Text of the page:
EU leaders agreed at a summit on Thursday (18 October) to impose sanctions to stiffen their response to cyber attacks and to rush through new curbs on online campaigning by political parties to protect next year’s European election from interference. In the conclusions of the European Council meeting, EU leaders agreed that the new measures to tackle cybersecurity, disinformation and data manipulation “deserve rapid examination and operational follow-up”. They called for “measures to combat cyber and cyber-enabled illegal and malicious activities” and to “work on the capacity to respond to and deter cyber-attacks through EU restrictive measures should be taken forward, further to the 19 June 2017 Council conclusions.” Negotiations on running proposals are meant to be concluded by the end of the legislative term next year.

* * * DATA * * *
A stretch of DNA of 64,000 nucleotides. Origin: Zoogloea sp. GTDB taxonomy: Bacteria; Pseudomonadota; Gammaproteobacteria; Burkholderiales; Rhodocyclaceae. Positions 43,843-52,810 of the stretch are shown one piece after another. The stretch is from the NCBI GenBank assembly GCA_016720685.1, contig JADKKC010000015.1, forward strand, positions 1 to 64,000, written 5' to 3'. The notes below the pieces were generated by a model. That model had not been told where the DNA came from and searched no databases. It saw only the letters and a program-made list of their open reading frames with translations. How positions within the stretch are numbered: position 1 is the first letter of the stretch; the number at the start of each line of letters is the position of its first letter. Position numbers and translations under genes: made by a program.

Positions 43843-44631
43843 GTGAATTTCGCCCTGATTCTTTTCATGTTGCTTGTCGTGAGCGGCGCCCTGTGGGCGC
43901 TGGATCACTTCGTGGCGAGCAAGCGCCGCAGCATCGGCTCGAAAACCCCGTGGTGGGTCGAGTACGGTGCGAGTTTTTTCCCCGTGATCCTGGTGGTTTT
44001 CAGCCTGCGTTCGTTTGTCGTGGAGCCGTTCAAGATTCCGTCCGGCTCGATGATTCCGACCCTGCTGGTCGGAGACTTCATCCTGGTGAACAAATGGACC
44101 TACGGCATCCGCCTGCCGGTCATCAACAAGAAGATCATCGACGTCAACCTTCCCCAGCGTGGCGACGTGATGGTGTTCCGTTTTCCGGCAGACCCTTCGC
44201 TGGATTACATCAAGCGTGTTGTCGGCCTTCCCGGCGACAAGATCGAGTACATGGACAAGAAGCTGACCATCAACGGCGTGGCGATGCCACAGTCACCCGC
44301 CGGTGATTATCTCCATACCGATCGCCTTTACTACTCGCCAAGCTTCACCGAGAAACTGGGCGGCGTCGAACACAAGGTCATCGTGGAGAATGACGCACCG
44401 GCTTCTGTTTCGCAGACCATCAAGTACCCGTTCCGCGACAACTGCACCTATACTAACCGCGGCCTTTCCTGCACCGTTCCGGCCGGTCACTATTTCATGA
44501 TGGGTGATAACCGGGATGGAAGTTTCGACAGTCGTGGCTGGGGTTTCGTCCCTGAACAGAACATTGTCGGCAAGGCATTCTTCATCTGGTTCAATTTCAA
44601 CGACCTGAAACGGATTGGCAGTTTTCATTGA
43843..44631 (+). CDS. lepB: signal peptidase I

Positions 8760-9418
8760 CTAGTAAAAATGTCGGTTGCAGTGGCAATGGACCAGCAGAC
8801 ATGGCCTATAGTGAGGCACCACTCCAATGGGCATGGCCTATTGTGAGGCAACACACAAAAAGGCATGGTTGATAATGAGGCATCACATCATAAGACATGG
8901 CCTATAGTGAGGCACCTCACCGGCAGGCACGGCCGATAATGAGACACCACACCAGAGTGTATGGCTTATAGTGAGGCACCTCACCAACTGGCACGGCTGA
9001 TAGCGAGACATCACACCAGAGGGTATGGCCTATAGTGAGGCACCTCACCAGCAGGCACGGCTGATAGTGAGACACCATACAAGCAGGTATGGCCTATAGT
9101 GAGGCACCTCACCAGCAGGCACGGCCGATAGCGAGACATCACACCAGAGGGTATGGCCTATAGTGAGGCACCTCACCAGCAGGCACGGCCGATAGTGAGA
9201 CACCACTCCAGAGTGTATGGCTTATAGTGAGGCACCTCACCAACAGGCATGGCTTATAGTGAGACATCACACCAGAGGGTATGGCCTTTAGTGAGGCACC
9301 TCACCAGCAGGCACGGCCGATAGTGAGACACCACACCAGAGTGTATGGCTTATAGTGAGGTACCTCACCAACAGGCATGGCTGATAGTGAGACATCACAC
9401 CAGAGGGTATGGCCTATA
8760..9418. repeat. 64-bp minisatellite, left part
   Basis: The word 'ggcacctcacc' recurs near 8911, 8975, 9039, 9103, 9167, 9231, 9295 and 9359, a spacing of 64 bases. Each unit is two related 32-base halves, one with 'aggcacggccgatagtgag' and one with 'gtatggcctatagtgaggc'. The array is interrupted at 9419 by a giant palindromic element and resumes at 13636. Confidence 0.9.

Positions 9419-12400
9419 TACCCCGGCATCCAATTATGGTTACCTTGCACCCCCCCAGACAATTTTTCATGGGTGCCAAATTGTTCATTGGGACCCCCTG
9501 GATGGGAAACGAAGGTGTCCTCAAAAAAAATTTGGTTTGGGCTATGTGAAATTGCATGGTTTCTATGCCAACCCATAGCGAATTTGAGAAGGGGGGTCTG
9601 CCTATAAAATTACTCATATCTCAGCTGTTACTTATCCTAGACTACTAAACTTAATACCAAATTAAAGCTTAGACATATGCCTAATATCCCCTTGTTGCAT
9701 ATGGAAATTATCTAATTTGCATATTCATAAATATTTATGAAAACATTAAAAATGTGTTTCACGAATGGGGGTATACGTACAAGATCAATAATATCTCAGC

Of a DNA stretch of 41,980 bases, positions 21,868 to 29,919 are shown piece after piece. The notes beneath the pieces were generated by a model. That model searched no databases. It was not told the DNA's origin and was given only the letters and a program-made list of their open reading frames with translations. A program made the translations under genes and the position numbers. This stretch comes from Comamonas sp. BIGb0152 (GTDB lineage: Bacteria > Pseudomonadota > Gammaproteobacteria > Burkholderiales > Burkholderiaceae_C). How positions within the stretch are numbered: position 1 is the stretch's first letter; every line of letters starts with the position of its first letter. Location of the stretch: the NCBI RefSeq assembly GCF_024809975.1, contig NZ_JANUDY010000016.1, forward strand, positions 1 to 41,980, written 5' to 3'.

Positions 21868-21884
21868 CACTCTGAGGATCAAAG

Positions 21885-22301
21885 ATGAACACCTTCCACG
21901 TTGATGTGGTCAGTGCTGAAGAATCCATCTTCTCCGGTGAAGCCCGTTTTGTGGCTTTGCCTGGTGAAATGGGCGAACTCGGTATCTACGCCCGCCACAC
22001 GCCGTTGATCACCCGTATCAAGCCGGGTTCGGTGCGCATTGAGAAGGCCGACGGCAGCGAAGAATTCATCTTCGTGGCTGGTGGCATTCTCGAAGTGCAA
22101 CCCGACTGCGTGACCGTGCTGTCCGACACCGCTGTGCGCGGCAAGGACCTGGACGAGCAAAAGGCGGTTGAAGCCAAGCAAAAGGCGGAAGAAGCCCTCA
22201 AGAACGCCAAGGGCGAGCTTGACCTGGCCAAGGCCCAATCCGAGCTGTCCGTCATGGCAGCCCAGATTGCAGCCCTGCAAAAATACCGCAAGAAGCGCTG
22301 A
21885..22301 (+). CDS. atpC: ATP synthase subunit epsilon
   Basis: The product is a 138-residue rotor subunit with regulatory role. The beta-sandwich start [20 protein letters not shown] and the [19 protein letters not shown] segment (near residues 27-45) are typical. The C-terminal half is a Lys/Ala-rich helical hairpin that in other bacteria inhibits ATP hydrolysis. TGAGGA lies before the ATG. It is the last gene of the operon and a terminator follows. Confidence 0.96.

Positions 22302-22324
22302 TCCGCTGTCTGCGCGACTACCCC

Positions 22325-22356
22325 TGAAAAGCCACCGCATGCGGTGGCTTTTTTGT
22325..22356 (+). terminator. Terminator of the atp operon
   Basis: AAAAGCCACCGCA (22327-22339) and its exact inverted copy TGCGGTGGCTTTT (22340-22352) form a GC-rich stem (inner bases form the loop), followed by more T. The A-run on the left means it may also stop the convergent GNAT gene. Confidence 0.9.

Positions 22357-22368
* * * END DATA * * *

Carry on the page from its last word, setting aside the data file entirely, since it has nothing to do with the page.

The will to consider sanctions against cybercrime perpetrators has emerged after a report from the Dutch intelligence services in partnership with the UK that a range of cyberattacks was carried out by the GRU, the Russian military intelligence service, on various sectors ranging from sport to transport and the 2016 US presidential election.
On Wednesday (17 October), a report by researchers at Slovakia-based ESET uncovered the latest interference, with hackers infecting three energy and transport companies in Ukraine and Poland, using sophisticated malware.